Definition of metastasis
1a : change of position, state, or formb : the spread of a disease-producing agency (such as cancer cells) from the initial or primary site of disease to another part of the body metastasis of breast cancer to bone — Medical Physics; also : the process by which such spreading occurs
2 : a secondary malignant (see malignant 2) tumor resulting from metastasis
metastaticplay \ˌme-tə-ˈsta-tik\ adjective
metastaticallyplay \-ti-k(ə-)lē\ adverb
Recent Examples of metastasis from the Web
The process, known as metastasis, is often a death sentence, the point where the best cancer-fighting techniques become ineffective.
Though metastasis was not completely stopped, Jayatilaka said, the mice given the drug cocktail fared well and survived through the experiment.
The drugs bind to the Interleukin receptors and block their signals, slowing metastasis.
Researchers randomly assigned 1,939 melanoma patients with lymph node metastases to lymph node removal or continued observation using ultrasound.
The Melanoma Research Alliance, created by Debra and Leon Black, is joining the alliance to support Richard White, who studies the mechanisms of metastasis using the zebrafish.
If the study holds up under additional research, the traditional stages of cancer that place metastasis at an advanced stage of cancer will have to be scrapped.
That process is known as metastasis — a word synonymous, for anyone who has experience with cancer, with doom.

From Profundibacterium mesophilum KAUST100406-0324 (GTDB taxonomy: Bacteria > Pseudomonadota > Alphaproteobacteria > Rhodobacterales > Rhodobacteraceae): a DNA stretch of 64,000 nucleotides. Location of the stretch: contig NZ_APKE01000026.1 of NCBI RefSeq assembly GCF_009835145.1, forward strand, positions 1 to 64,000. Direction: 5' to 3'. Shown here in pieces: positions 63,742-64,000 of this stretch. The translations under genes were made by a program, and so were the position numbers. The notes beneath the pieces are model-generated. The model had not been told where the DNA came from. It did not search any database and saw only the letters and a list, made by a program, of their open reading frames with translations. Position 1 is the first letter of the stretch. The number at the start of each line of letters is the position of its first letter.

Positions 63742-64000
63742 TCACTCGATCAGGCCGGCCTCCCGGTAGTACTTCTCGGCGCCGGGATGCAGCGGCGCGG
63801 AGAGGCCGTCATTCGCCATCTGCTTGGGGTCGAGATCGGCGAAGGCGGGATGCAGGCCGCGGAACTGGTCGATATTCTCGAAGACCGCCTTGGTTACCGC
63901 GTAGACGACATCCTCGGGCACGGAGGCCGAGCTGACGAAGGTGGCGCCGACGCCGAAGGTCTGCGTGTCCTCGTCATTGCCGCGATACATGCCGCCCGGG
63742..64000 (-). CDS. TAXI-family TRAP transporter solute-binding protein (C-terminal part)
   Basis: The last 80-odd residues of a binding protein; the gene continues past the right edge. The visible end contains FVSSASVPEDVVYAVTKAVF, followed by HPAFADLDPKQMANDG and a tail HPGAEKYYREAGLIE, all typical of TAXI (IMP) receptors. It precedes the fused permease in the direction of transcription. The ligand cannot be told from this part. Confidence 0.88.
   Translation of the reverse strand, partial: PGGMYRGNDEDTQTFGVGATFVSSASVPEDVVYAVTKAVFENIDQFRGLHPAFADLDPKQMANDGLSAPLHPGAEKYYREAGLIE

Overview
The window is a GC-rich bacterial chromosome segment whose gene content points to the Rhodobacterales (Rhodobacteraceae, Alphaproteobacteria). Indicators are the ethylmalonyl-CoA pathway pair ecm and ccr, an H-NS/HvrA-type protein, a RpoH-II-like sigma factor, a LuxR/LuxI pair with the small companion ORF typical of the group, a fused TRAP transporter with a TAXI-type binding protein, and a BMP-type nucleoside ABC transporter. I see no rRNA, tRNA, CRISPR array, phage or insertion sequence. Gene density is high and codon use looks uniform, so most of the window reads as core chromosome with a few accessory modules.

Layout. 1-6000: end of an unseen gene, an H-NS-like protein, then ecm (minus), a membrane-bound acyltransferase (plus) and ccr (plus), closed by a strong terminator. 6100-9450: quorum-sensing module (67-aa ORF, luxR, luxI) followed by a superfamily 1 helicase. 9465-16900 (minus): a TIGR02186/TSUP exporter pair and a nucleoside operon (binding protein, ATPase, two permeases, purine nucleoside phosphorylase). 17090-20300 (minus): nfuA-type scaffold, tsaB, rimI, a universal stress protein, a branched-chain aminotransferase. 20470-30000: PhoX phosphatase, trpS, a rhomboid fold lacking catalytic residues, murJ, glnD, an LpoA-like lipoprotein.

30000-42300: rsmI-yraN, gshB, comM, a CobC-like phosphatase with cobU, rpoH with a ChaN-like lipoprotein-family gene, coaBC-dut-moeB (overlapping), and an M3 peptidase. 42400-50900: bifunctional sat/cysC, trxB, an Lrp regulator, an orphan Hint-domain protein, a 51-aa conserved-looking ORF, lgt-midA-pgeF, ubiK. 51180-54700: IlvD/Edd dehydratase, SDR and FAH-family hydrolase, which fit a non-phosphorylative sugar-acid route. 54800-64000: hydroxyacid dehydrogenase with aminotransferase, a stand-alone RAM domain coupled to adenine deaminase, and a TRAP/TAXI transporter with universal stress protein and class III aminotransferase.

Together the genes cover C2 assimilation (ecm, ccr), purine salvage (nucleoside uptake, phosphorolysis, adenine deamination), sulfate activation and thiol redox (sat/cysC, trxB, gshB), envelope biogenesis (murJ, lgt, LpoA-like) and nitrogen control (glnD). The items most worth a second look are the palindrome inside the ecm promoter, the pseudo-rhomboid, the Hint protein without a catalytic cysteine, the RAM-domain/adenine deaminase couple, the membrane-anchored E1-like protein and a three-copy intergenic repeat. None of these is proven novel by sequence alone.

These example sentences are selected automatically from various online news sources to reflect current usage of the word 'metastasis.' Views expressed in the examples do not represent the opinion of Merriam-Webster or its editors. Send us feedback.
Medical Definition of metastasis
1a: change of position, state, or formb: the spread of a disease-producing agent (as cancer cells or bacteria) or disease from the initial or primary site of disease to another part of the body The overwhelming concern about prostate cancer is its potential for metastasis—for cells to escape the gland and take root in lymph nodes, bones, lungs, skin, or other tissue.—Tom Alexander, Fortune, 20 Sept. 1993; also : the process by which such spreading occurs
2: a secondary malignant tumor resulting from metastasis … radiation has no known effect on distant metastases from breast cancer …—David Plotkin, The Atlantic Monthly, June 1996
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